While these examples are not necessarily typical of all Mormon dating, nor are they far-fetched in Mormon dating.  YSA bishops often give their wards goals for dating a variety of people of the opposite sex.  Mission presidents sometimes give similar advice.  Many young women receive a patriarchal blessing that talks about their future married life.  Girls are told that they are entitled to a worthy priesthood holder who will take them to the temple if they also live worthily.

As a result, I found many dating relationships at BYU to be very shallow and superficial, as if anyone who met the outward markers of worthiness was interchangeable and would do, so from that starting point it all boils down to who is best looking and/or has the most earning potential. There was also a strong sense of entitlement, a belief that each of them had earned a “worthy” priesthood holder by being a good girl.  Most had never served a mission or done anything noteworthy to that point in life other than to stay out of trouble.  It’s not to say that these marriage never succeed, but they don’t seem to have a higher success rate than other marriages, and the lack of preparation, self-awareness and life experience going into some of these marriages seems ill advised.

Consumers, Not Partners

When we commodify marriage, it’s all about what you, the consumer, wants from your spouse. You deserve someone worthy.  Some missionaries are told that if they are obedient they will get a hot wife.  The focus is on the getting, the consuming, not building a relationship with someone, but being obedient as a way to earn a good spouse, as if you can build a good marriage as an individual, without any actual personality or relationship skills.  With this mindset, it’s no wonder that many spouses want out of the marriage as soon as one has a faith crisis or otherwise fails to meet expectations.  Once a spouse is no longer “worthy” in the eyes of a consumer, they are free to seek another spouse elsewhere.  They aren’t getting what they paid for with their obedience.  They want their money back. Is that really behaving like a Christian?  Is that really how God wants us to treat our marriage partners?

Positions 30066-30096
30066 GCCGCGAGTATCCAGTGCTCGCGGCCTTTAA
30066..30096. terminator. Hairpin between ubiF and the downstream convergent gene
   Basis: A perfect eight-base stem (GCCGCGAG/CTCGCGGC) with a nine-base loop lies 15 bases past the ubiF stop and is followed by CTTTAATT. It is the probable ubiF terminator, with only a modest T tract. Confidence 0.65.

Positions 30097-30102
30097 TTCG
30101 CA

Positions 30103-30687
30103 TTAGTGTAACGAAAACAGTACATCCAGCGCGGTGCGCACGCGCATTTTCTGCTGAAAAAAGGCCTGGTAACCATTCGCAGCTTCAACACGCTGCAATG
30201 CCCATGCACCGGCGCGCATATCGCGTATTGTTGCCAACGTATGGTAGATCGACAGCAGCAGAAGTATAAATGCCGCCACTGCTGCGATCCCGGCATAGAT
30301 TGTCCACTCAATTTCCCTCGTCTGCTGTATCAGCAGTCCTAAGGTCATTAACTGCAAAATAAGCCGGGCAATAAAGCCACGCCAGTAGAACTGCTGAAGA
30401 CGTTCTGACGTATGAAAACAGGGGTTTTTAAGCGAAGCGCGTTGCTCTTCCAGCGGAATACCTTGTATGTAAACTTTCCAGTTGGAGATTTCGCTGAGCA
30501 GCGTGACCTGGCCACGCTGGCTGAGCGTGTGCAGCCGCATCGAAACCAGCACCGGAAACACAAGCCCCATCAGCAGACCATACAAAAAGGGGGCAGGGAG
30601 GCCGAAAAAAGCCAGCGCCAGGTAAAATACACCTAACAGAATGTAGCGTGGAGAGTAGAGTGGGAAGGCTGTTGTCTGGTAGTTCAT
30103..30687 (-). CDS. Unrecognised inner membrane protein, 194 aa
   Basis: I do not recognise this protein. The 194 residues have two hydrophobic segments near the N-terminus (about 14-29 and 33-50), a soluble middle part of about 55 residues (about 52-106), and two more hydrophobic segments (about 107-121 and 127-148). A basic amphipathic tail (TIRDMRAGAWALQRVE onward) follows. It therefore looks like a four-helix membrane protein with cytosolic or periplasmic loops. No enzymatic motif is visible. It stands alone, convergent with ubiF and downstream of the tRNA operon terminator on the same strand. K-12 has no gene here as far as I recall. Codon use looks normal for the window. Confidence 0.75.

The Gay Problem

But what about homosexuals in this view of marriage?  E. Nelson’s wife Wendy L. Watson, who was formerly a marriage and family therapist invoked YSAs in a BYU-H address this weekend to individually “pray for the spiritual gift of your sexual preferences to align with eternal laws.”  In other words, she claims that being heterosexual is a spiritual gift, not only a choice, but something that you will receive if you ask for it in faith.  Last time I checked, I didn’t have to request the gift of heterosexuality.  It just happened.  But apparently if you are gay, it’s just because you lack the faith to be heterosexual.

Of course, this view of homosexuals is a very traditional view of marriage.  For most of recorded history, homosexuals made heterosexual marriages and either hid their sexual orientation or carried on extramarital affairs to find personal fulfillment.  Even kings and queens who were homosexual were required to enter heterosexual unions to beget an heir.[1]  These matches were usually unhappy, sometimes miserable.  Personal happiness was sometimes a happy accident.  It wasn’t the goal.

A Well Worn Path, Going Nowhere

We’ve been down this road before, and it seems that we are destined to get stuck driving in circles on it.  When marriage is viewed as a fungible commodity in which the only price of entry is worthiness, and sexual orientation is a spiritual gift that the worthy can access, we end up right back where we started, encouraging homosexuals to pray the gay away and enter heterosexual marriages.  And we know these marriages end in divorce at much higher rates and have many negative consequences to children and spouses alike.

If we don’t learn from history, we are doomed to repeat it.

[1] e.g. King James of the KJV Bible.